It's obvious that we have an overbuilt the amount of golf courses, during the last building boom years. There are just not enough golfer's or people interested in taking up the game to go around. After reviewing the frustrating situation of zero growth (and that's being generous) in the golf industry and constantly trying to create an successful growth initiative that works, I think the best scenerio would be to eliminate 3 to 5 thousand courses. This would lead to a healthier industry, leaving fewer golf courses, but more golfer's to go around. The vacated properties could be retrofitted into profitable smaller golf courses, alternative energy sites or other desirable green space projects. I don't believe that any of these so-called initiatives have any endurance or effect on growing the game and are only intended for showing a good face effort. I ask you what has really changed to make people want to take up the game? As far as I'm concerned, nothing.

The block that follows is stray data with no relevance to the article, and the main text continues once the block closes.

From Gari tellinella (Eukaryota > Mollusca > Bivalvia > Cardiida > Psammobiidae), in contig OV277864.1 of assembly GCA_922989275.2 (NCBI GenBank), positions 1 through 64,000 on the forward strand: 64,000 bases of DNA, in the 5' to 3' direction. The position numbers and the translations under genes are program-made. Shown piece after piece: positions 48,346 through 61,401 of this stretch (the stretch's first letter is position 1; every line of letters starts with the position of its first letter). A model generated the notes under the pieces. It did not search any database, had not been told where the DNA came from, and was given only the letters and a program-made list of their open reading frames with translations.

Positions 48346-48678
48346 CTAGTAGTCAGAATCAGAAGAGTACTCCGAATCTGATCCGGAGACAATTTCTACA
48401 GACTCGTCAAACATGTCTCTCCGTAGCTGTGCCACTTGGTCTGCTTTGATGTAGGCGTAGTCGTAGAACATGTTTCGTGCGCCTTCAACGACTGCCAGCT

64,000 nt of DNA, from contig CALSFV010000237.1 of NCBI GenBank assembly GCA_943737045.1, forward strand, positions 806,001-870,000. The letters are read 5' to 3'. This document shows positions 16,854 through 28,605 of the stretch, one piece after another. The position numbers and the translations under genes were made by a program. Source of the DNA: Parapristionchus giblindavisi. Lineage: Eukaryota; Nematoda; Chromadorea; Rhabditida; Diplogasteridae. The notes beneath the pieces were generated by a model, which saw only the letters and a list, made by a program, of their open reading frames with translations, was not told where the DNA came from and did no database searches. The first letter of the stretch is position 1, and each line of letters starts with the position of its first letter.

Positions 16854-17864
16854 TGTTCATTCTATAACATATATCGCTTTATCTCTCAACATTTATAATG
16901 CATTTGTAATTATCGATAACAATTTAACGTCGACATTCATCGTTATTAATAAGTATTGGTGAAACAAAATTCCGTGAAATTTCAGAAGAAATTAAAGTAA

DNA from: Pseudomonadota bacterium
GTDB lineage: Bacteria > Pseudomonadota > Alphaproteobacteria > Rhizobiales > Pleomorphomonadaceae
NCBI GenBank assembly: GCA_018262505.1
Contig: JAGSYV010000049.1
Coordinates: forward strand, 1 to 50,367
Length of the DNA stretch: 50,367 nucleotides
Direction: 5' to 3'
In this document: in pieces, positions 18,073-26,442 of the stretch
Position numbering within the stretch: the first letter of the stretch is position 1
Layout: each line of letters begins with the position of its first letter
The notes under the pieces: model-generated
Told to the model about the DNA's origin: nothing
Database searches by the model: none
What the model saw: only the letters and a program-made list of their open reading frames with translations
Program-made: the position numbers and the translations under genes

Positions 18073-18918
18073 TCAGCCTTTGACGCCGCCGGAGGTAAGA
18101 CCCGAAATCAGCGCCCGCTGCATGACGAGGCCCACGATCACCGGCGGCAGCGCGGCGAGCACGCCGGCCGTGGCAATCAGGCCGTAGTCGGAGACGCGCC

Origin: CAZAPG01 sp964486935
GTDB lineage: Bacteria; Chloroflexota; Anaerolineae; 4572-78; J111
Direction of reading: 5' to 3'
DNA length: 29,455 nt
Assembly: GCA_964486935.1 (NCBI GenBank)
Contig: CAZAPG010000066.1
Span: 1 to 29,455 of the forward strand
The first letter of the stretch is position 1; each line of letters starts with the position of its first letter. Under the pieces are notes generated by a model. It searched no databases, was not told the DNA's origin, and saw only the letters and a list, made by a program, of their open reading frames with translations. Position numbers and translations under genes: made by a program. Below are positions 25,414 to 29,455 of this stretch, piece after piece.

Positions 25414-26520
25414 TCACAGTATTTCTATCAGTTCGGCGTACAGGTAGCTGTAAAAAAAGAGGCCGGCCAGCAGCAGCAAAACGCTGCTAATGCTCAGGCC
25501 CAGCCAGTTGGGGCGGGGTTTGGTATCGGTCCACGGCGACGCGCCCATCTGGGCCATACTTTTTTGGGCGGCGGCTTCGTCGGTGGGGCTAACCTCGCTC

Here's a thought, maybe golf was never intended to take on such grand proportions. Maybe, in keeping with tradition, it was meant to be experienced by only a limited few. And maybe, this is where it has reached its limits.

Get Golf Ready includes golf instruction and on-course lay. The commitment to an experiential component is key. The program was introduced at Golf 20/20 without a "graduation" program that would cement a participant's intention to stay in the game. A fun, turn-key on-course graduation program is essential to the success of the Get Golf Ready program. The operators need a (choice of) turn-key best practices rather than be told to come up with something to get the participants to return.

Current growth methods show poor attraction and retention numbers. Reconstituting these efforts with weak initiatives has proven to be not acceptable. To be practical and change the traditional approach, may be a better way for the future?